Last quarter one of my clients built a natural process of inventory control and recently described it in the form of a set of guidelines. Subsequently, I found several requests including a discussion in a LinkedIN group for a rule of thumb for stocking levels. Well we know that things change with time and static rule of thumb may not serve the purpose. You need a process to allow you to have an acceptable level of inventory. Most often the decision is not how much inventory, it is about how do I have a process that addresses the dilemma of sometime having too less stock (stock out) and other time having too high stocks (expiries, non-moving stocks, returns, money locked).
Here is a sample of the description and question that I am often asked.
I have 30 days of committed orders and above it we forecast for 60 days. Hence, we have orders for 90 days ( a quarter of the year) in our operational horizon. With time orders add into ‘committed orders’, which may be from the ‘forecasted ones’ or ‘new orders of different products or specifications’. The committed orders in fact, could change almost in the range of -5% to 25% over 30 days load on day to day basis. Of course, once in a quarter we may have spiked orders of more than 10 days work.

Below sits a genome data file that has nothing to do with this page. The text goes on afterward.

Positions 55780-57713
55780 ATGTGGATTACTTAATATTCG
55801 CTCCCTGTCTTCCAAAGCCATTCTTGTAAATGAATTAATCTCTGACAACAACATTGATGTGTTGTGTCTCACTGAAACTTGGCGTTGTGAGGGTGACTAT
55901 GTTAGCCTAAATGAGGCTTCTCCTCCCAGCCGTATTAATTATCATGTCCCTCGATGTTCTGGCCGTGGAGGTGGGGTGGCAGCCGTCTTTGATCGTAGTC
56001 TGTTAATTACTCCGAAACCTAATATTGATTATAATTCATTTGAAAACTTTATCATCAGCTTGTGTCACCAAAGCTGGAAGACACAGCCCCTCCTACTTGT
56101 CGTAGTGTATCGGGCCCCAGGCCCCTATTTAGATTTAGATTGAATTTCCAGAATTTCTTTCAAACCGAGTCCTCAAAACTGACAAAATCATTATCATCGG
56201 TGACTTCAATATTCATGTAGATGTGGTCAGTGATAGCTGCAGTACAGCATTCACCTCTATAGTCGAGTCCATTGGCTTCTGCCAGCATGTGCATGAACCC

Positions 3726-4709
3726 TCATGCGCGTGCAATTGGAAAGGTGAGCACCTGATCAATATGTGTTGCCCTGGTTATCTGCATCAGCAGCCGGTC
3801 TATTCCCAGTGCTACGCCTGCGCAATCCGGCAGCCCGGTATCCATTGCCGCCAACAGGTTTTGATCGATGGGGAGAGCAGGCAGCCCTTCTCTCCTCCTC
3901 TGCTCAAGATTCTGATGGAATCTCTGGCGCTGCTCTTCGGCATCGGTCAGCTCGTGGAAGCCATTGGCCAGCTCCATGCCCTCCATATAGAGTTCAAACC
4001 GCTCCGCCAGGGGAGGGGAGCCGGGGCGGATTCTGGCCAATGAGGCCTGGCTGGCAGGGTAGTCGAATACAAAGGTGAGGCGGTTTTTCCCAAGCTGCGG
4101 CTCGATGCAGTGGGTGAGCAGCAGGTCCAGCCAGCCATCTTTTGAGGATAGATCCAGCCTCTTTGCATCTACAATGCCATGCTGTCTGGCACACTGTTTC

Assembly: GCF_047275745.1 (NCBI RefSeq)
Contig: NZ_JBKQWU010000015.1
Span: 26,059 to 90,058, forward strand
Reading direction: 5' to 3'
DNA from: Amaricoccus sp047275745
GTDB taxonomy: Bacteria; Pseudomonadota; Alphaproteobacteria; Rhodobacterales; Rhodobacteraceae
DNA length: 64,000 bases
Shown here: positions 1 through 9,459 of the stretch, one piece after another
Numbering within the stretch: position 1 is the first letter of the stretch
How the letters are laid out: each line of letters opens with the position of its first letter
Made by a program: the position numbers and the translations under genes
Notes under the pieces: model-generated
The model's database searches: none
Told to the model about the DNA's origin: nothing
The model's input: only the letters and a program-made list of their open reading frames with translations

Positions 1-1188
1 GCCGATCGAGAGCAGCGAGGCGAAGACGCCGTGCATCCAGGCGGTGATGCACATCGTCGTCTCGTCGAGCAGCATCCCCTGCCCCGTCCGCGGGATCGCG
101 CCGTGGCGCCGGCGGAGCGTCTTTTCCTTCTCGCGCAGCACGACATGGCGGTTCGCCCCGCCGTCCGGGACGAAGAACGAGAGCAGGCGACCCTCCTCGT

We do use some sort of forecasting, but you know it is never accurate for operations and it never works, rather creates a lot of mismatches and tension. Forecast, does seem useful though, for advanced planning and preparation with suppliers and sometime for capacity management. We do have intuition that for effective operations, we need something at the level of scheduling and stock management, than long term based planning.
Under above situation, we often run out of stock for several products and we get brickbats from our customers as well as from our sales team for not honouring the promise of due date or ready availability of certain products. On the other hand, at any time, a substantial number of our products are overstocked and lie in our FG stores for too long a time, which locks my money and invites ire of my CEO and CFO.
In every meeting I am hammered to ensure availability on one hand, while I am warned of bad consequences on my next promotions if I do not keep my inventory down to 30 days. My inventory levels fluctuates in the range of 75 days to 90 days.
Well this is only half of the story, I have to take care of raw materials as well, whose variety is no less than that of our saleable products (SKUs).
I feel than 30 days inventory is not realistic, while my bosses feel than anything above 30 days is a professional crime. What do I do?
wish you happy reading.
31 March 2014